China’s 3Dreams (Documentary feature):
Awarded Best Feature Documentary, Australian Film Critics Circle, Winner Best Documentary Grand Jury Winner Hong Kong World International Film Festival, American Insight Free Speech Award Finalist, Grand Jury Winner Overall Audience Award Los Angeles World International Film Festival, Best Documentary, Singapore World International Film Festival, , Honourable Mention, Berlin International Film Awards, Winner Gold Award Best Documentary Asia Pacific, Dosima, Jakarta, Best Director Australian Directors Guild nomination, Best Documentary Sydney Film Festival nomination
Film Festivals and cinemas to date: Cinema New York City Film Festival, Brooklyn Film Festival, F.I.P.A. Film Festival, Biarritz France, the innovative film festivals International Signes de Nuit in Paris, Lisbon, and in Saarbrücken where it was the Closing Night Event. American Insight Free Speech Awards, Human Rights Human Dignity International Film Festival in Myanmar; Les Ecrans de Chine, the European Festival of Chinese Documentary in Paris, Rome, Turin, Saarbrücken and Milan, Festival International du Documentaire en Cévennes,; Also International film festivals in Sydney, Canberra and B.O.F.A; Melbourne Documentary Film Festival, World International Film Festivals in Singapore, Los Angeles and Hong Kong. Screenings with expert panel discussions at the Australian Centre on China in the World, and the University of Sydney. Theatrical screenings with discussion at London’s Deptford Cinema, Sydney’s Chauvel Cinema and King's College, London as part of the China Visual Festival. Coming soon are further festivals in Europe and the U.S.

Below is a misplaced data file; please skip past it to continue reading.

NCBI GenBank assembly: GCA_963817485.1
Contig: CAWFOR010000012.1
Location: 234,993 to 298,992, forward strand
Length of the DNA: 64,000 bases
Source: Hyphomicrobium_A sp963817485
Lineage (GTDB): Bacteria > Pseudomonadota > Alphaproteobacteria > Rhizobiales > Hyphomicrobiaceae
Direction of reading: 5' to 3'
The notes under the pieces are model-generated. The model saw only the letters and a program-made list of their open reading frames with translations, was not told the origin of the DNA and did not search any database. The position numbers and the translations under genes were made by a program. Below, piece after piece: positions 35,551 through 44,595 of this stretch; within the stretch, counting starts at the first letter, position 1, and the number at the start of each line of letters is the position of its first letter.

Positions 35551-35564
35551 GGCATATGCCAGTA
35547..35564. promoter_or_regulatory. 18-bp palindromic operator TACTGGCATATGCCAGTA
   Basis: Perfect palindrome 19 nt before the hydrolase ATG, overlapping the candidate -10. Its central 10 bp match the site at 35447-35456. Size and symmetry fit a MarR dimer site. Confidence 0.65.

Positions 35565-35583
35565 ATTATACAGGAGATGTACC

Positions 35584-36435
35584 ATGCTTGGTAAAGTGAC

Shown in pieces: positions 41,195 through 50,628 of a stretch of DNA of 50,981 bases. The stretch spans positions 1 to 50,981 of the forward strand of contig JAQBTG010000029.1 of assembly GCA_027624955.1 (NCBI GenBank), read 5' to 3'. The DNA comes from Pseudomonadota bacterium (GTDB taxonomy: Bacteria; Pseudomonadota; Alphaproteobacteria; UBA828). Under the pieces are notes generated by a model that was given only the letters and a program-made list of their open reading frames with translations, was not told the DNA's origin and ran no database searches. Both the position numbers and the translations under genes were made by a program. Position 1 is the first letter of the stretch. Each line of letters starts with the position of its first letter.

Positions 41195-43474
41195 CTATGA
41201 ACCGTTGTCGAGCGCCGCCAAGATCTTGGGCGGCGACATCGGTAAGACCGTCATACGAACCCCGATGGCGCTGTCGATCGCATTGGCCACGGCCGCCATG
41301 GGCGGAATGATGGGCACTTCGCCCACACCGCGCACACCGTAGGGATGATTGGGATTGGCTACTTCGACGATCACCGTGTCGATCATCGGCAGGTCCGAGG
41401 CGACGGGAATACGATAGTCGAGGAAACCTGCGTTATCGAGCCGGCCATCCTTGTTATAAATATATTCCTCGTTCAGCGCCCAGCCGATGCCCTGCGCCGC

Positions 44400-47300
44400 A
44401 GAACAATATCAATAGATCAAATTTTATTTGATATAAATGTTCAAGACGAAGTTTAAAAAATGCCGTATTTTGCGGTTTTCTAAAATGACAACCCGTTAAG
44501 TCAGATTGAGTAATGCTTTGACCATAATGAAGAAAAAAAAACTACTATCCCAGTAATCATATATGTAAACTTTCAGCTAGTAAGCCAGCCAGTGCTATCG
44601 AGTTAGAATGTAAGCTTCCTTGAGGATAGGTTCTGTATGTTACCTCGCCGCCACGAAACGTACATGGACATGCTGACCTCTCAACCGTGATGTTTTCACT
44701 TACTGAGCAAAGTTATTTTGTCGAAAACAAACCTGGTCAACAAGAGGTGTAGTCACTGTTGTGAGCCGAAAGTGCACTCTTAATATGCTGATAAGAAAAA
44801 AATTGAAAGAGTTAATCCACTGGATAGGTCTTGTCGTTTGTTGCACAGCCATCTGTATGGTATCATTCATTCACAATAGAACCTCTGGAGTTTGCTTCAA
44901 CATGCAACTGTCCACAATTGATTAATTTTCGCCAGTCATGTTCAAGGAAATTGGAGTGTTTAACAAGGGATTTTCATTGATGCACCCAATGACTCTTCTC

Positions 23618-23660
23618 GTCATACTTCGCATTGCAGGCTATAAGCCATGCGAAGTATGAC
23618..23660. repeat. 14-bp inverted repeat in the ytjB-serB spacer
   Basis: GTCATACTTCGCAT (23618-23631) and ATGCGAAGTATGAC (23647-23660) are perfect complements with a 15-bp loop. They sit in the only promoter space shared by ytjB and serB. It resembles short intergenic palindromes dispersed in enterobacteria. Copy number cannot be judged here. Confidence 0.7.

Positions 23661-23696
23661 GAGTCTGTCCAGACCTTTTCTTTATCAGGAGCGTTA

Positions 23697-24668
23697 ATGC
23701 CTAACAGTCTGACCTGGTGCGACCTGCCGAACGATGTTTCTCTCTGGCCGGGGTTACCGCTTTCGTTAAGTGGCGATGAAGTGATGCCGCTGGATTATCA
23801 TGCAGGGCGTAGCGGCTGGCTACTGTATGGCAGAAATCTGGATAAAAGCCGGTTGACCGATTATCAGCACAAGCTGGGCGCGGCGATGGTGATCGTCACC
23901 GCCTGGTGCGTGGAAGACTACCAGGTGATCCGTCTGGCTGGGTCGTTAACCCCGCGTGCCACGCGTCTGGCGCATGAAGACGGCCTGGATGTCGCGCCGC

16:9 Colour and black and white